a rite, roasting a cat and a warrior chief

been told with a focus on facts and intention of making sense of the gruesome details.

The Gaelic Chapel – an ambiguous gesture

It is an impressive ruin, a reminder of Cromarty's past and the people that lived in it. There are others in Scotland, one in Glasgow and one in Aberdeen, all built for the Gaelic speaking community that had arrived in these places after being cleared out of their Highland homes. They were Gaelic speakers and found themselves in places where Gaelic wasn't spoken. The Gaelic Chapel was a kind gesture to the Gaelic speaking Highlanders who had come to Cromarty. It was financed by exploiting people and nature in the colonies. However, it did not last long and is now a ruin.

a deadly cry

Somehow, Kingairloch has frequently been involved in otherworldly and supernatural phenomena in the past. Most of them have to do with a cry and a boat of a ship. Sometimes, not always, the cry was deadly. Here’s more.

a traditional Highland funeral

Christina Cochran Blacklock’s funeral was the last traditional Highland funeral in the Kingairloch district. On Christmas Day 1924, Christina Cochran, nee Blacklock, died in Fort William at the age of 82. She had survived her husband, master mariner Alexander Cochran, her daughter Helen and her son James Duncan. Her granddaughter died a few years after the grandmother. Her grandson, Rev Henry Dyall, did not attend the funeral, but he had often heard the accounts of family and neighbours.

the killer lady’s missing husband

Lochaber has many graveyards to offer, quite a number of them are private burial grounds, that belong to some landlord or other, as is the case with „The Field of the Church“, Dail na Cille. This one and the landlord that once owned it, are particularly interesting.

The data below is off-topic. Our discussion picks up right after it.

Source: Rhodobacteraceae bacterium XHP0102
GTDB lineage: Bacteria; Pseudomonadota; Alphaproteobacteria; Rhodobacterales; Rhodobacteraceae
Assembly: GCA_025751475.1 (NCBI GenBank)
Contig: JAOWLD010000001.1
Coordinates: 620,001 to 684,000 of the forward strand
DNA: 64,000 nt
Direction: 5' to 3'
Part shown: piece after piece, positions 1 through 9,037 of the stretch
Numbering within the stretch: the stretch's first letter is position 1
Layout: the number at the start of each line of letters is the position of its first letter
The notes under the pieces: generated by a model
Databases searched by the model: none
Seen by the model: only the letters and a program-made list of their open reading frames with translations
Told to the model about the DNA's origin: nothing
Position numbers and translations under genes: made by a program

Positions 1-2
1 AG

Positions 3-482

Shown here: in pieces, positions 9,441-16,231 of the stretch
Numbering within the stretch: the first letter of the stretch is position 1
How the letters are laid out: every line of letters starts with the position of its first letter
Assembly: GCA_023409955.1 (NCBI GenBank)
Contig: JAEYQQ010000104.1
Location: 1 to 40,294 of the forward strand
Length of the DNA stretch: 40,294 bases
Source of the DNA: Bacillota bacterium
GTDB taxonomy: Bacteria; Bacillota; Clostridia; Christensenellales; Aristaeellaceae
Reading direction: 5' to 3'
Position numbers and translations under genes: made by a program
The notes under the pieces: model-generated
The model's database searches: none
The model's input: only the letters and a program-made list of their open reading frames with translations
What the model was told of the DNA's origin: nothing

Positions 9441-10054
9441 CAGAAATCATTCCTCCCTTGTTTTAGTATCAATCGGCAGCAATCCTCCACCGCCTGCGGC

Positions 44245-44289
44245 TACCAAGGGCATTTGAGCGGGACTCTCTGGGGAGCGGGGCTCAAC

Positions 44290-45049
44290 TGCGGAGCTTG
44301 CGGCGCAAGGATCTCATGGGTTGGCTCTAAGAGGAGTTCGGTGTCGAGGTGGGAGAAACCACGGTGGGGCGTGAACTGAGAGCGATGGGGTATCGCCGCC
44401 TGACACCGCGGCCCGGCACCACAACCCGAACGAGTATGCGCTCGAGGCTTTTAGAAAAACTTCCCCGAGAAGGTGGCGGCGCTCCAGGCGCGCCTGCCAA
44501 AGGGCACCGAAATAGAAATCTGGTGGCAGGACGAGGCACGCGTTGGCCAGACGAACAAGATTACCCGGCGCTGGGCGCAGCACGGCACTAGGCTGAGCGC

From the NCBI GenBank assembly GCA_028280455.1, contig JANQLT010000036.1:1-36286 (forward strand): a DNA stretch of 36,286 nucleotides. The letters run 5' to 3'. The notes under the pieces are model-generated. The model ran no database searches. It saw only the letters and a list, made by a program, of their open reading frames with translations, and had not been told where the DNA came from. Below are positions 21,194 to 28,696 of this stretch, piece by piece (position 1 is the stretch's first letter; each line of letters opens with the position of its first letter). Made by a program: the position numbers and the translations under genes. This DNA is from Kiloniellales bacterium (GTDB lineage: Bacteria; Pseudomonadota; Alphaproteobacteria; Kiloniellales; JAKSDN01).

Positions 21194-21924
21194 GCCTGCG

Funny Scottish Epitaphs – JGW 1693

He had strong judgment, quick imagination and retentive Memory. He possessed the love and respect of all who knew him. The he sullied it al.He died of drink. Written in stone in Staplegordon. Raymond Lamont-Brown: Scottish Epitaphs. Chambers, Edinburgh, 1990

when darkness slowly spreads its wings

Because of its proximity to the sea and the staggering beauty of the maltitude of skulls and crossbones on the table stones, St Regulus graveyard is sometimes called the pirates' graveyard. There is, however, no evidence of pirates buried here. It is nevertheless an amazing place of rememberance and well worth a visit.

Funny Scottish Epitaphs: game in heaven

Here David Forrest's corpse asleep does lyeHis soul with Christ enjoys tranquility,A famous fowler on earth was heAnd for the snare shall last his memory.His years were 65 - now he doth singGlory to those Heavens, whereRowth of game doth spring.Raymon Lamont-Brown: Scottish Epitaphs, Edinburgh, Chambers, 1990 Headstone in Cupar, Fife

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